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November 17 terrorist go on trial in Greece for 1000 offenses

Tuesday, March 4, 2003

ATHENS Greece's largest counter-insurgency trial has centered on the alleged leader of the November 17 group.

The prosecution has charged Alexandros Giotopoulos with 1,000 offenses as the alleged leader of November 17. This includes every attack attributed to the group as well as being an accessory in six killings.

The prosecution began the trial on Monday by presenting a witness list of 333 people, 40 of them foreign nationals, Middle East Newsline reported. The defense plans to call 70 witnesses. The trial is not being covered by live radio or television.

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"The dismantling of November 17 is a great national success," Greek government spokesman Christos Protopapas said. "It proves that democracy gives its own answers to violence, fanaticism, and phenomena that breed terrorism."

If convicted, most of the defendants face life in prison. Some of the attacks attributed to November 17, such as the 1975 assassination of CIA station chief Richard Welch, are not included in the indictment because Greece has a 20-year statute of limitations.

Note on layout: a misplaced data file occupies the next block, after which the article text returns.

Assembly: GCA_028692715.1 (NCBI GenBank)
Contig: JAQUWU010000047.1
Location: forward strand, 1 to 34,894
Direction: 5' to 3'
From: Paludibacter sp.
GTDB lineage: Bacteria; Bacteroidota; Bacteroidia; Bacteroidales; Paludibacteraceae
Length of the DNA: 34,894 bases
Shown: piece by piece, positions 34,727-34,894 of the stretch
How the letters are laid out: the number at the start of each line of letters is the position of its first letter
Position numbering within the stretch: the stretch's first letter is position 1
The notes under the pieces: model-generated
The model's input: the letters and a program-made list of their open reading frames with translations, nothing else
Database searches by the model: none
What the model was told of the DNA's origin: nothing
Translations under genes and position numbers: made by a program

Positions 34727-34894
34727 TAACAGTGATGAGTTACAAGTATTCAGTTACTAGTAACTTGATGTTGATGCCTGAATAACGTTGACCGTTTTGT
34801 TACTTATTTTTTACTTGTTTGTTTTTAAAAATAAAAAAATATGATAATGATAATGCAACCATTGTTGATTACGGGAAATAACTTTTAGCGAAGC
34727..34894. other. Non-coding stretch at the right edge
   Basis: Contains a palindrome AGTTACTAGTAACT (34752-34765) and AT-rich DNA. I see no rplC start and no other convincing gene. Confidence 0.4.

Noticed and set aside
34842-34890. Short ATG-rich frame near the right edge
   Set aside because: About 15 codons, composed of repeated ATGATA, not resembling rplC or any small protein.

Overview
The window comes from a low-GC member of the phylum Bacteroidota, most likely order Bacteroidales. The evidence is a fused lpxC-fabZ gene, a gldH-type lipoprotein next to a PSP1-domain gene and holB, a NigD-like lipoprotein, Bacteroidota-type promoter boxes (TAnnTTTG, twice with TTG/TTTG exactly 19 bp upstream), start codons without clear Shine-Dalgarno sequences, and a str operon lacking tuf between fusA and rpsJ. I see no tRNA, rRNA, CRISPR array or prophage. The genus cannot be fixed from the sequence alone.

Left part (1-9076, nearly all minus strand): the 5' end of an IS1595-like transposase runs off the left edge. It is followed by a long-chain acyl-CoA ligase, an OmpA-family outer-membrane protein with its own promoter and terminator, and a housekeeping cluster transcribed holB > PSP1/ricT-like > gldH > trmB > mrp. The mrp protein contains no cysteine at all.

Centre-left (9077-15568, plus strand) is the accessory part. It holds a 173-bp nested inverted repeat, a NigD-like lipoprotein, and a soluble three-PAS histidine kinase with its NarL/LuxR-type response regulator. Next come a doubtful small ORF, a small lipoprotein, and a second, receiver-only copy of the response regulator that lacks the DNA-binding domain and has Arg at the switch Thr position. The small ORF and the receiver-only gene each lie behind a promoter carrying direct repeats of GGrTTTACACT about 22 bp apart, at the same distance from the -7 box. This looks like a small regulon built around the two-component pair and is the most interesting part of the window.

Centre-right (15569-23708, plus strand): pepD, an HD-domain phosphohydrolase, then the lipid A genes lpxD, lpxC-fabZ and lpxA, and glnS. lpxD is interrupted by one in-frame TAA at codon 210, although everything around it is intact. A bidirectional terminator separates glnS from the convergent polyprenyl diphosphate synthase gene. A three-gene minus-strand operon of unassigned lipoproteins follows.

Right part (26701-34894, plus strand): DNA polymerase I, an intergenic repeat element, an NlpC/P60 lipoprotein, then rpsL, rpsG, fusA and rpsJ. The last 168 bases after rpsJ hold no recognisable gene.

Giotopoulos has been indicted on 1,000 counts. They include involvement in murder, attempted murder, a bombing attack and attempted bombing as well as two robberies. Giotopoulos has denied the charges.

Another November 17 figure, Dimitris Koufontinas, has been charged with 84 counts and Savvas Xeros, regarded as the group's leading assassin, with 78 counts. Both men are accused of being responsible for most of the killings by November 17.

The trial of 19 defendants is expected to disclose new details of the 28-year insurgency campaign in Greece by November 17. The group is said have been responsible for more than 100 attacks since 1975, including bombings and assassinations of British, Turkish and U.S. diplomats.

Families of the victims are hoping the trial will discuss the failure of Greek authorities to arrest any November 17 suspect until July 2002. Greek parliamentarian Alexandros Lykourezos has intimated that November 17 could have enjoyed protection from sympathizers within Greece's left-wing governments.

"I think the question of why nothing happened for 27 years needs to be investigated, to find out if there are people responsible for that," Lykourezos said.

Some Greek analysts believe the arrests of November 17 suspects was motivated by the Olympic Games in Athens scheduled for 2004. The analysts said Greek leaders had concluded that without a strong public effort against terrorism many countries would stay away from the Olympic Games.

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